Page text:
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6.3. Arithmetic for

The for loop as described in Chapter 5 has been in Unix shells since the Version 7 Bourne Shell. As mentioned, you can't do Pascal or C-style looping for a fixed number of iterations with that for loop. ksh93 introduced the arithmetic for loop to remedy this situation and to bring the shell closer to a traditional (some would say "real") programming language.

The syntax resembles the shell's arithmetic facilities that we have just seen. It is almost identical to the syntax of the C for loop, except for the extra set of parentheses:

for ((init; condition; increment))
    statements ...

Here, init represents something to be done once, at the start of the loop. The condition is tested, and as long as it's true, the shell executes statements. Before going back to the top of the loop to test the condition again, the shell executes increment.

Any of init, condition, and increment may be omitted. A missing condition is treated as true; i.e., the loop body always executes. (The so-called "infinite loop" requires you to use some other method to leave the loop.) We'll use the arithmetic for loop for Task 6-2, which is our next, rather simple task.

Task 6-2

Write a simple script that takes a list of numbers on the command line and adds them up, printing the result.

Here's the code; the explanation follows:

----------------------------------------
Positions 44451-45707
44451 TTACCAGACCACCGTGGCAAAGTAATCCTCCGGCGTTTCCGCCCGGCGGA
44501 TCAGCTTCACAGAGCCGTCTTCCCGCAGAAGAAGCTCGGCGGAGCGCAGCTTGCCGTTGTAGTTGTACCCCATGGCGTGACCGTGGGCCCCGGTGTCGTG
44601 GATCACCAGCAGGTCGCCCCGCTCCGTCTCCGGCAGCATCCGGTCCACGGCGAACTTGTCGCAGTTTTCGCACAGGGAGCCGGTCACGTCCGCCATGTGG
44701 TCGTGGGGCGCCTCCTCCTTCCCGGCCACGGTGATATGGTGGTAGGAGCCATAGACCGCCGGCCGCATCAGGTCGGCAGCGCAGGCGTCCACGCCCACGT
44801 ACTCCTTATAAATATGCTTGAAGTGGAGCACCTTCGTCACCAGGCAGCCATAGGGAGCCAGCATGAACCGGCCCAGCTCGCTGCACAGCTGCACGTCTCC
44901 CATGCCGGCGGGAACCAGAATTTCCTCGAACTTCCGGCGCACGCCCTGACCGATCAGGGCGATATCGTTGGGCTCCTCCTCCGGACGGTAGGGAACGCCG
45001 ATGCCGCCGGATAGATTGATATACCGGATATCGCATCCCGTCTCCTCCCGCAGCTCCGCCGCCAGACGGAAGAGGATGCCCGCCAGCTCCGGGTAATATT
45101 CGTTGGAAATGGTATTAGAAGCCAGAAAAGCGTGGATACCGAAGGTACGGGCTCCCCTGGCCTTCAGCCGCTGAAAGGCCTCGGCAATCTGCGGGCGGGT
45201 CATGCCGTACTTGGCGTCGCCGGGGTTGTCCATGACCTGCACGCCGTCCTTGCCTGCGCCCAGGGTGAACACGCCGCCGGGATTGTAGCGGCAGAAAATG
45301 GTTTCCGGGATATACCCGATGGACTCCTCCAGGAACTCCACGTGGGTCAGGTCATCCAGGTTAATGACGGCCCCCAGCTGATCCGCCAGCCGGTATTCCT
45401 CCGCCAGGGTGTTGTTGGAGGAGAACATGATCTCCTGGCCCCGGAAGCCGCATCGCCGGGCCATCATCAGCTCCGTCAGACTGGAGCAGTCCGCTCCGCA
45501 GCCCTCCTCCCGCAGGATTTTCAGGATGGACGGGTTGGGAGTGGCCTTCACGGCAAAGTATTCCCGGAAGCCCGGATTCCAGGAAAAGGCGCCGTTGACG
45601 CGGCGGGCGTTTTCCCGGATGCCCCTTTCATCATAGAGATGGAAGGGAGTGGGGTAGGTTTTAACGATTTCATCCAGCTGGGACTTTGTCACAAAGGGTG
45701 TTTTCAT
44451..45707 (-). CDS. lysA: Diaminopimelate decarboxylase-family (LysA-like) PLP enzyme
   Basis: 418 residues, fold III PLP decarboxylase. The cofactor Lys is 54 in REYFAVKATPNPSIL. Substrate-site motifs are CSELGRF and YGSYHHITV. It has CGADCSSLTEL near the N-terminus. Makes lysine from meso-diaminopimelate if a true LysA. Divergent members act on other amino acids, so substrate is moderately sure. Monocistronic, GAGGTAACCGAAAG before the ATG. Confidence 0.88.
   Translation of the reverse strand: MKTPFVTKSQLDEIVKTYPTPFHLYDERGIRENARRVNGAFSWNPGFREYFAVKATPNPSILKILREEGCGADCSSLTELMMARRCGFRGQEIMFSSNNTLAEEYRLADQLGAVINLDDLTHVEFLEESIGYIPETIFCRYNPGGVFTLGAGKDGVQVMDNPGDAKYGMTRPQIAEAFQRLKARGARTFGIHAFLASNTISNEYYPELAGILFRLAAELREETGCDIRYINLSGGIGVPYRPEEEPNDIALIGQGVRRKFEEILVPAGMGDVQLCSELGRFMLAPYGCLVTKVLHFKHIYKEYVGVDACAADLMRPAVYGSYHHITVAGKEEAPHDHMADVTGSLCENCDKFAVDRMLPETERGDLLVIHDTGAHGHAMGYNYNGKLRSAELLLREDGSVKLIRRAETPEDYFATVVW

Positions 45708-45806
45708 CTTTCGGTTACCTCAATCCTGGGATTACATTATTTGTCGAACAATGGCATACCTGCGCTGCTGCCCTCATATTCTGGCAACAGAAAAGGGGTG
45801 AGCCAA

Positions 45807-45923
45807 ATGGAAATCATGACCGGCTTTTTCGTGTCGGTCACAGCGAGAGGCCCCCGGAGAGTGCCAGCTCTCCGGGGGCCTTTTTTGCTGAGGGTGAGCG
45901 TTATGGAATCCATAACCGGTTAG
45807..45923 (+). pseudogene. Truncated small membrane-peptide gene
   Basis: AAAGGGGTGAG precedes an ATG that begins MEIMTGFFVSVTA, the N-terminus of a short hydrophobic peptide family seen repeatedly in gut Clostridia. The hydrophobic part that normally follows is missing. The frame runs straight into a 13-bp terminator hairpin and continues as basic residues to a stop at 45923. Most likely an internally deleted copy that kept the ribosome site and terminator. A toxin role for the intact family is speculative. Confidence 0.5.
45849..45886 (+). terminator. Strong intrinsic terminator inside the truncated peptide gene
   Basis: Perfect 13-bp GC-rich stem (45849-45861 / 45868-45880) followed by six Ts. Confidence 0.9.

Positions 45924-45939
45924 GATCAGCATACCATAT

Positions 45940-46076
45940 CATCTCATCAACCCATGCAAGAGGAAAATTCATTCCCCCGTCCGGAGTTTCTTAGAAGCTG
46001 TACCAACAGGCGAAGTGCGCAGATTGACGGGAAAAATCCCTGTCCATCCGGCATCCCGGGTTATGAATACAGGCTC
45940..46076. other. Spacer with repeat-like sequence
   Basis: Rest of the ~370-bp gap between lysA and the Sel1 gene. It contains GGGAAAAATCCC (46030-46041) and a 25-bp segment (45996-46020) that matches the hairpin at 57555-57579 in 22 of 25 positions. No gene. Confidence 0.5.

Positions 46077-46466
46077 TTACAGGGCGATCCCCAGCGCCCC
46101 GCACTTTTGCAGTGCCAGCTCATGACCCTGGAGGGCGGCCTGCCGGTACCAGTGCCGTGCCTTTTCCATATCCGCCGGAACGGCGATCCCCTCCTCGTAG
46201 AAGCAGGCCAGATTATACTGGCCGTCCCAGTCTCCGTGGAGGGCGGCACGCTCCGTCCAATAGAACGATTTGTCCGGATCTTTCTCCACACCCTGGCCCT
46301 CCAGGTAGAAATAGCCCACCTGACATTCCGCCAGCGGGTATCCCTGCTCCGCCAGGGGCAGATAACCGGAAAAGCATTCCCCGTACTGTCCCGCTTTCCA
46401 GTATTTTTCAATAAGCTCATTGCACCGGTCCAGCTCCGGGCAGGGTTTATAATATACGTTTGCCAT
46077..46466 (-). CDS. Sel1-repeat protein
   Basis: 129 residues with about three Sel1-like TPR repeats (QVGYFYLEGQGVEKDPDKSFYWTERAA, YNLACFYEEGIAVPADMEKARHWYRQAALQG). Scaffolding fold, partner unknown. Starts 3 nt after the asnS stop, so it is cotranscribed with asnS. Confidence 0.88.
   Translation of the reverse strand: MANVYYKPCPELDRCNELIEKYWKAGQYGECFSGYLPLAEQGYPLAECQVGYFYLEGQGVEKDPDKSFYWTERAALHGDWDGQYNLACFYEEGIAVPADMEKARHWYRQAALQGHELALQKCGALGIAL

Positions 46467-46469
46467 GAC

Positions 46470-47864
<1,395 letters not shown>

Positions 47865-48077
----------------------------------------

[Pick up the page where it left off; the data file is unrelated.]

for ((i = 1; i <= count; i++))
    let "sum += $1"
print $sum

The first line initializes the variable sum to 0. sum accumulates the sum of the arguments. The second line is mostly for readability; count indicates how many arguments there are. The third line starts the loop itself. The variable i is the loop control variable. The init clause sets it to 1, the condition clause tests it against the limit count, and the increment clause adds 1 to it each time around the loop. One thing you'll notice right away is that inside the for loop header, there's no need for the $ in front of a variable name to get that variable's value. This is true for any arithmetic expression in the Korn shell.

The body of the loop does the addition. It simply lets let do the math: the addition is accomplished by adding $1 to the value in sum. The shift command then moves the next argument down into $1 for use the next time around the loop. Finally, when the loop is done, the script prints the result.

The arithmetic for loop is particularly handy for working with all the elements in an indexed array, which we're about to see in the next section.

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